Efficacy of Cognitive Training When Translated from the Laboratory to the Real World

Leanne R. Young, Jennifer E. Zientz, Jeffrey S Spence, Daniel C. Krawczyk, Sandra B. Chapman

Research output: Contribution to journalArticlepeer-review

Abstract

Introduction: Research shows that cognitive performance and emotional well-being can be significantly strengthened. A high-performance brain training protocol, Strategic Memory Advanced Reasoning Training (SMART), was developed by cognitive neuroscientists at The University of Texas at Dallas Center for BrainHealth based on 25-plus years of scientific study. Randomized controlled trials with various populations have shown that training and use of nine "SMART"strategies for processing information can improve cognitive performance and psychological health. However, the multi-week intensive training used in the laboratory is not practical for widespread use outside the laboratory. This article examines the efficacy of SMART when translated outside the laboratory to two populations (military/veterans and law enforcement) that received SMART in condensed time frames. Materials and Methods: In two translation studies with healthy military personnel and veterans, 425 participants received between 6 and 10 hours of SMART over 2 days. In a third translation study, 74 healthy police officers received 9 hours of SMART over 3 days. Training was conducted by clinicians who taught the nine "SMART"strategies related to three core areas - strategic attention, integrated reasoning, and innovation - to groups of up to 25 participants. In all three translation studies, cognitive performance and psychological health data were collected before and immediately following the training. In one of the military/veteran studies, psychological health data were also collected 1 and 4 months following the training. Results: In both translations to military personnel and veterans, there were improvements in the complex cognitive domains of integrated reasoning (P <.0001) and innovation (P <.0001) immediately after undergoing SMART. In the translation to police officers, there were improvements in the cognitive domains of innovation (P =.02) and strategic attention (P =.005). Participants in all three translations saw statistically significant improvements in self-reported symptoms of psychological health. The improvements continued among a subset of participants who responded to the later requests for information. Conclusions: The results of translating to these two populations provide evidence supporting the efficacy of SMART delivered in an abbreviated time frame. The improvements in two major domains of cognitive function demonstrate that strategies can be taught and immediately applied by those receiving the training. The immediate psychological health improvements may be transient; however, the continued improvements in psychological health observed in a subset of the participants suggest that benefits may be sustainable even at later intervals.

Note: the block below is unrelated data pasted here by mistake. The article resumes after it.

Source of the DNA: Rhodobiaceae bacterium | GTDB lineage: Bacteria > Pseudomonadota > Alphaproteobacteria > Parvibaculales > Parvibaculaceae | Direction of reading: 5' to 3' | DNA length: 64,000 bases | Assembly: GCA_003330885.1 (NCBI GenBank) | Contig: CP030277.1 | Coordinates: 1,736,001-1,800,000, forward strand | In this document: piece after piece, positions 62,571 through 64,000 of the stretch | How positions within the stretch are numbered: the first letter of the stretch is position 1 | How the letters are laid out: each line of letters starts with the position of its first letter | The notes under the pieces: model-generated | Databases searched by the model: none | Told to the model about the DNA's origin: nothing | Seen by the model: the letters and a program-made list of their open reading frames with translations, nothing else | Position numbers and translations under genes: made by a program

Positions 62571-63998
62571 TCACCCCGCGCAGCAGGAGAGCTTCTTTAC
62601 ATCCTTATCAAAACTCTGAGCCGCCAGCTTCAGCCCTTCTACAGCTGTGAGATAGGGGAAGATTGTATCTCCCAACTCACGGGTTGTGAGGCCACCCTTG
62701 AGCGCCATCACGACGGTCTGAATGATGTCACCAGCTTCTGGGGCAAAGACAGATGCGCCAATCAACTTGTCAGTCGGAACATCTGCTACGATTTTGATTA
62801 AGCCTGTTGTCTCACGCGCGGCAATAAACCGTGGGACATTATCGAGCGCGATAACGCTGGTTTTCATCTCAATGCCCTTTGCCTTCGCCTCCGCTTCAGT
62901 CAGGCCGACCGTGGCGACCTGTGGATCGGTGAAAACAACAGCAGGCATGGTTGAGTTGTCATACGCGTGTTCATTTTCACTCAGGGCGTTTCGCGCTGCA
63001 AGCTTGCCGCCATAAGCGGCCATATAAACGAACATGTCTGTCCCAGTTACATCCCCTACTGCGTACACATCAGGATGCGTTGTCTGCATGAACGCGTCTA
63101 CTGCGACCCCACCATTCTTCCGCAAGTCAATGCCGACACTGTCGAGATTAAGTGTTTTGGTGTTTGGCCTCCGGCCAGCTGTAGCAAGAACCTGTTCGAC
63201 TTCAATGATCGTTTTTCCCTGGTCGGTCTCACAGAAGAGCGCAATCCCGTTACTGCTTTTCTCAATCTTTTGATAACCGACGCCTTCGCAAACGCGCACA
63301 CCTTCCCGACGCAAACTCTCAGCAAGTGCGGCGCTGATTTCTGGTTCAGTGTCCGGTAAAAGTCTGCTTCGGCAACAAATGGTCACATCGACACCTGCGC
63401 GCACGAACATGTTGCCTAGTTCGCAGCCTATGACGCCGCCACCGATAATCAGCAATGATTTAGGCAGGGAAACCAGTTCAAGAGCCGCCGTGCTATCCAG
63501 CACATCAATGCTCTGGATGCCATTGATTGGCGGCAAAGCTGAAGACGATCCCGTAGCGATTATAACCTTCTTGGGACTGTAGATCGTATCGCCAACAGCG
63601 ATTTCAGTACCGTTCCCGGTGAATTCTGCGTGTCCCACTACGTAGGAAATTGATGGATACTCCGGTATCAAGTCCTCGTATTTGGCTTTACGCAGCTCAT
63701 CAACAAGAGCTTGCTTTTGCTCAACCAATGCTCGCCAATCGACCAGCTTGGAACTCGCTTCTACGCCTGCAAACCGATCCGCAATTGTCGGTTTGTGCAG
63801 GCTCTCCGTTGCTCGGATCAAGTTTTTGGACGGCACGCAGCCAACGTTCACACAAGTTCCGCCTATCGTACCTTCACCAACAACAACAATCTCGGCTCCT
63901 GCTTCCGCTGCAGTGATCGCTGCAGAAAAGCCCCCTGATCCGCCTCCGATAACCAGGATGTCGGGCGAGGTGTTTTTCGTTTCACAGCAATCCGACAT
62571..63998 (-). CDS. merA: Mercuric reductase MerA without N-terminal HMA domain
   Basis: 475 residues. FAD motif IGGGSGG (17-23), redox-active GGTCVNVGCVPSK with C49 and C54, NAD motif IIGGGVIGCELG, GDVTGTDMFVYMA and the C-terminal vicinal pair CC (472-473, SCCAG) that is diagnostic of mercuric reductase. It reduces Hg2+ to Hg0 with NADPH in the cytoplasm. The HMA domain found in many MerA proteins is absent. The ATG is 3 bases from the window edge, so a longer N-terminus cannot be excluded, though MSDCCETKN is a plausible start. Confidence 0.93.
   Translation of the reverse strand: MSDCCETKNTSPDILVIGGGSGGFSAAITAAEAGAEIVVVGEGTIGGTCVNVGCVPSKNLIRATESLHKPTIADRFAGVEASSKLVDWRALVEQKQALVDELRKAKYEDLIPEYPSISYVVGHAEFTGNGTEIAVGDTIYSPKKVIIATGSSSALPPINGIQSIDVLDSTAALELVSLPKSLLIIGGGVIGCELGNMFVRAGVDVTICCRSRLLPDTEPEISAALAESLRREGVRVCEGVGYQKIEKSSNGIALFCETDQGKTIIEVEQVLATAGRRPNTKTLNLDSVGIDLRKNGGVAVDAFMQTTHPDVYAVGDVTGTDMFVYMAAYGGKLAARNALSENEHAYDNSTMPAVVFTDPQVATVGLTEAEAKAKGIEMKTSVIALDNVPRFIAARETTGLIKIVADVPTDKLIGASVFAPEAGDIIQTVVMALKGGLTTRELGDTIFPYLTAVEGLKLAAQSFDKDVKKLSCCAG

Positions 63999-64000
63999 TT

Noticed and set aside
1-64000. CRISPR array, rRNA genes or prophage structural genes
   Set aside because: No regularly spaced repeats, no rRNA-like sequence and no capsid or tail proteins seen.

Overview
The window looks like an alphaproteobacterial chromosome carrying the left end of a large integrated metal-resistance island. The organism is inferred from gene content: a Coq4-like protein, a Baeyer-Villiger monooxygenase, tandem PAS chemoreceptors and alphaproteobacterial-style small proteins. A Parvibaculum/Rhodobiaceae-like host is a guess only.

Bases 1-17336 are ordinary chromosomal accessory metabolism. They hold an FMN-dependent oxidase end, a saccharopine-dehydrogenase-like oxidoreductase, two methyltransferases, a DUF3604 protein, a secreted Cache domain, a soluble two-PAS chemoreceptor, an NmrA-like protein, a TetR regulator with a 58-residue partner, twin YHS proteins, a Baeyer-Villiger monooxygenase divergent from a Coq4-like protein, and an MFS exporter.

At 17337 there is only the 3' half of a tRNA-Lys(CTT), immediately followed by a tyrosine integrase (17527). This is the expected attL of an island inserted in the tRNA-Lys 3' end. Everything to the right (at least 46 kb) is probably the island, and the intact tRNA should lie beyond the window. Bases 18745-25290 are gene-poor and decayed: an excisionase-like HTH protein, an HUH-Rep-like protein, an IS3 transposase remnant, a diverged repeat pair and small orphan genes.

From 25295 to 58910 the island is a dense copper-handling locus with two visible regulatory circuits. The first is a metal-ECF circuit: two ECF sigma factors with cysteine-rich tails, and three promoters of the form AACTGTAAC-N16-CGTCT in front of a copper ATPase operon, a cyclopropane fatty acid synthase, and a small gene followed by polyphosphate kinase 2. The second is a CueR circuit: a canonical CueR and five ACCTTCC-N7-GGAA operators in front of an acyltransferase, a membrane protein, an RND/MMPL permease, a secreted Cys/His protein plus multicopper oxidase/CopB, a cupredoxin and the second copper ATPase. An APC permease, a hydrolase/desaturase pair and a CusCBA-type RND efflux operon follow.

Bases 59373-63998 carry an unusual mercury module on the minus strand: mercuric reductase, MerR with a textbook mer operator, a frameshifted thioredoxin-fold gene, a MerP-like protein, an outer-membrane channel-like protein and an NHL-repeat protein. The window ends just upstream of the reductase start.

Original languageEnglish (US)
Pages (from-to)176-183
Number of pages8
JournalMilitary Medicine
Volume186
DOIs
StatePublished - Jan 1 2021
Externally publishedYes

ASJC Scopus subject areas

  • Public Health, Environmental and Occupational Health

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